The total value and volume of reported fraud in 2017 hit a 15-year high, at over £2bn, with substantial increases in fraud in the financial services sector, according to research by BDO.
The firm’s analysis of reported fraud cases over £50,000 in the UK reveals the total value has risen 538% to £2.11bn over the last 15 years, and is up 6.5% from £1.99bn in 2016.
The volume of reported fraud has shown similarly high levels of increase, up 172% since 2003, when there were 212 cases, to reach 577 cases currently. The average value of fraud has also risen by 133% to £3.66m from just over £1.5m in 2003.
However, the pace of growth in the value of fraud has slowed considerably in the last twelve months increasing by 6.5% compared to 31.5% in 2016.
In the last year, the financial services sector has witnessed the largest increase as the total number of cases rocketed by 72.4% and the value of fraud has risen by 318.8% to £899.7m.
BDO reports another dramatic increase in 2017 occurred in the charity sector, with the value of fraud rising over 300% to £8.5m, up from £2.1m in 2016, as the number of reported cases almost doubled.
In contrast, public administration fraud saw a 73.2% drop in value to £368.5m from £1.37bn in 2016. This was due in large part, however, to the absence of a single £1bn VAT ‘carousel fraud’ case that occurred in 2016.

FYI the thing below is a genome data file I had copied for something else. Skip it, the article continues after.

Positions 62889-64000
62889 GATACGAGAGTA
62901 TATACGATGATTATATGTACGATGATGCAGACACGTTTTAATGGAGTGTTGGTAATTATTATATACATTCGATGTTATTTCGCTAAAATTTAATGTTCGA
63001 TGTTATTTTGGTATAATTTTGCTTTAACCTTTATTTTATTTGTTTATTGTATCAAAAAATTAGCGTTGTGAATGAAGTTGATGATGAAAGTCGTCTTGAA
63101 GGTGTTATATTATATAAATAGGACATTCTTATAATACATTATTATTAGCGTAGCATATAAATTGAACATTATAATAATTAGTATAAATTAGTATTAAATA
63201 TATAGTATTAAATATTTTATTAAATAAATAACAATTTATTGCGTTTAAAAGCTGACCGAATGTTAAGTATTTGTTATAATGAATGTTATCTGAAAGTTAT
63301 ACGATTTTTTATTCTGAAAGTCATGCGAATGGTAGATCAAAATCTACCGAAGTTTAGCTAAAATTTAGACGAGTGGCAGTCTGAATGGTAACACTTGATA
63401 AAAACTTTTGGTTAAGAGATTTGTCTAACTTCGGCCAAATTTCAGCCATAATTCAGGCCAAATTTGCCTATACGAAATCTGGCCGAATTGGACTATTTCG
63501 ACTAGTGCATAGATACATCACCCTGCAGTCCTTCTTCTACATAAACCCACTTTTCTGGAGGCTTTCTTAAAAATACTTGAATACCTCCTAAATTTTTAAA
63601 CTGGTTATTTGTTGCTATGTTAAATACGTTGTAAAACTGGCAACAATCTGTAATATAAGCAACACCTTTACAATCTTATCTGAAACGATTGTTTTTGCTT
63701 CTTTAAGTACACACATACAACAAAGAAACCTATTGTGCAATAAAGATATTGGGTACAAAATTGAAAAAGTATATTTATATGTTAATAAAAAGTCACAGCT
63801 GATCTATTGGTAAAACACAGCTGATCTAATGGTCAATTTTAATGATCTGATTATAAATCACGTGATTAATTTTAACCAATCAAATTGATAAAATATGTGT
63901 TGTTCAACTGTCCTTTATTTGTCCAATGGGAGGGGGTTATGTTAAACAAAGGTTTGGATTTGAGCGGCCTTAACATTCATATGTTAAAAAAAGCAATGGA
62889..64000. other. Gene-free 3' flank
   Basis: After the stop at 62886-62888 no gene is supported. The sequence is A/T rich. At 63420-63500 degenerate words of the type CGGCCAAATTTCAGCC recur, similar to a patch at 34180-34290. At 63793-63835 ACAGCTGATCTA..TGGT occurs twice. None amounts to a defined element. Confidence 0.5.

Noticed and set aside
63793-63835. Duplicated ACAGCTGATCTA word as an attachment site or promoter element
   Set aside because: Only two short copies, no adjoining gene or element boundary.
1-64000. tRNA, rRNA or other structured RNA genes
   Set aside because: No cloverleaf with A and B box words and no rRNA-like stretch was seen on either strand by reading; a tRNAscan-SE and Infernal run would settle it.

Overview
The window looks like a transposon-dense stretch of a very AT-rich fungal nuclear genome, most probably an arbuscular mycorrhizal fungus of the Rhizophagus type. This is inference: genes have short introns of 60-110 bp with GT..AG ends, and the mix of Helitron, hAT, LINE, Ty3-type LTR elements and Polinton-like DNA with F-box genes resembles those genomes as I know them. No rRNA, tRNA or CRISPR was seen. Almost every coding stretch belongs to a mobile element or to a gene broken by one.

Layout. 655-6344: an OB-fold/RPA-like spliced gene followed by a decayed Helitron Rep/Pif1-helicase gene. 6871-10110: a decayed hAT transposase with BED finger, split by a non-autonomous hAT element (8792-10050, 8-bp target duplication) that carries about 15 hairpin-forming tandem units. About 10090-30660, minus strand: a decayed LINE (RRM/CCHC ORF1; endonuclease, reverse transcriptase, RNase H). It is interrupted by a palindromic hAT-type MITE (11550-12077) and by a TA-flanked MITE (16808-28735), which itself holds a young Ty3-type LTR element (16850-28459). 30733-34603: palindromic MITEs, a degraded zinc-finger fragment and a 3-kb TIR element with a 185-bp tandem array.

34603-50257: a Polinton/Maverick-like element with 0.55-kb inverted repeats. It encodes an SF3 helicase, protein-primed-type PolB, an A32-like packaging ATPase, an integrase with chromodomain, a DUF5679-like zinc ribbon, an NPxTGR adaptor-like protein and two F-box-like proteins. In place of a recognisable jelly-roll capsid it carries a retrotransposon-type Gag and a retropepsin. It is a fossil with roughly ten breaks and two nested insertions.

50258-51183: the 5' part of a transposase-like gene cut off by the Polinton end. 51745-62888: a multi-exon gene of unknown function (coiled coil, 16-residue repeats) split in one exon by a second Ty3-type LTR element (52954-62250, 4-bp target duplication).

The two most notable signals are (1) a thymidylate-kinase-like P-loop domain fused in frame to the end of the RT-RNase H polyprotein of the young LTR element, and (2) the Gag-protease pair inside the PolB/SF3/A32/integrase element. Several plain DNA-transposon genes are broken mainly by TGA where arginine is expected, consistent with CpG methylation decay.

The greatest increases over the past 15 years have occurred in real estate, rental and leasing fraud, with the total value shooting up to £276.5m from £1.08m, and retail trade fraud, which has grown from £15.5m to £337.3m.
Kaley Crossthwaite, partner and BDO’s head of fraud, said: “While a significant amount of fraud still goes unreported, our research suggests that people are becoming a lot more courageous in coming forward to report it and recovering their assets through the criminal or civil justice systems.”
“There is now an expectation that fraud will be reported and investigated, both internally by corporations, charities, public sector entities and companies operating within regulated sectors. Stakeholders are seemingly no longer content to simply sweep fraud under the carpet in the hope that it will all go away.”
BDO says greed remains the greatest driver of fraud across the UK with 18.9% of cases stemming from human avarice. After greed, gambling and debt were the largest contributing factors to reported fraud with 33 and 19 cases respectively out of a total 577.